17. avatar Kingfisher says:

    Metemneurosis:
    After the last eight years it's rather rich to hear someone who, even if not completely forthrightly, calls himself a neocon saying we should support democracy. Since when were neocons interested in anything of the kind?

    The neoconservative, at least the Perle-Likud crowd, interest in promoting democracy is the instability it fosters. I mean what do think is going to happen when you bring democracy to countries so divided along strong ethno-sectarian lines? Chaos, instability, civil war, partition – that was the point. The other aspect from their strategic perspective is the inherent weakness of democracies. Yes it is self serving, but neocons are interested in promoting democracy. Your observation is misplaced. I would have gone with a “Saddam-Lite” option if we absolutely had to do anything, but hey that’s just me.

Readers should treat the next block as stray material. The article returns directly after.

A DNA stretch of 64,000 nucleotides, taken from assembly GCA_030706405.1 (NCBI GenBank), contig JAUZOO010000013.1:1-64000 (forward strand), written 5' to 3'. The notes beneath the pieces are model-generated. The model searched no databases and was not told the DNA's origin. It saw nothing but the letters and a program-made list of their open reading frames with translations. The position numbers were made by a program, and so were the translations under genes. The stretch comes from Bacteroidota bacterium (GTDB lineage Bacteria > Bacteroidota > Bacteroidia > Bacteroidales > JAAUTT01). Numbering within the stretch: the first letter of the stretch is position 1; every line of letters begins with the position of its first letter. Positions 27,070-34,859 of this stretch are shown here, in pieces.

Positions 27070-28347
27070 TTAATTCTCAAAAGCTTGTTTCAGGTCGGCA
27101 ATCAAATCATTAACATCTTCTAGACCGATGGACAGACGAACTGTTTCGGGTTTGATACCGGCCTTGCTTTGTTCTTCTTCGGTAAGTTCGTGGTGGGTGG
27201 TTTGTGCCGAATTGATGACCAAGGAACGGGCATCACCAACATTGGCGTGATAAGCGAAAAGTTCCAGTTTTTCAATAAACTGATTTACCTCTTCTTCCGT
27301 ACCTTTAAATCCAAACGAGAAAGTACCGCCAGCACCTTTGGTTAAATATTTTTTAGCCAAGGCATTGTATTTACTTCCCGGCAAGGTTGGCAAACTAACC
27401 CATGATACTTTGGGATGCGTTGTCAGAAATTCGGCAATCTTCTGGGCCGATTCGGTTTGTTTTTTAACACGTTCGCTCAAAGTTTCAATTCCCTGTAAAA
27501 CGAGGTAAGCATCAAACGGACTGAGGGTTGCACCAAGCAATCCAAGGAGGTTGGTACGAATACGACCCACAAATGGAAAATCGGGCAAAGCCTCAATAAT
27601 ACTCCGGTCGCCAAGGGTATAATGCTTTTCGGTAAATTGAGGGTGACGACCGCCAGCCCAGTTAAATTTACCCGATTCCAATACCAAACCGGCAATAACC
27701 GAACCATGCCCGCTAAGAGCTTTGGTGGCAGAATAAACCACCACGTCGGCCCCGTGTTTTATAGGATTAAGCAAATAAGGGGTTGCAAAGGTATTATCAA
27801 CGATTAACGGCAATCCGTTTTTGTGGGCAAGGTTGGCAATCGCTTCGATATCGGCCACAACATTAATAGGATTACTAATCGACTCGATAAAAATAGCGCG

Look at how we've 'helped' Iraq now by training special forces death squads outside any chain of command except supposedly Maliki (thought it's really US). Thanks US. It's Central American death squads all over again.

    Yawn. You say death squads, I say loyalist paramilitaries. The US has aided ‘death squads’ in other places besides Central America you know. This is example is used so often by progressives that it has become cliché.

    I'm sure many people behind this stuff believe their doing the right thing and that you have to get your hands dirty sometimes.

    I believe you have to get your hands dirty sometimes; but usually it is neither for the right thing or the wrong thing. You usually have to get your hands dirty because you have to solve something neoconservatives or liberal interventionists want to meddle in, or clean up some mess they made.

    The question is how far down that road before your not a person I ever want living next door.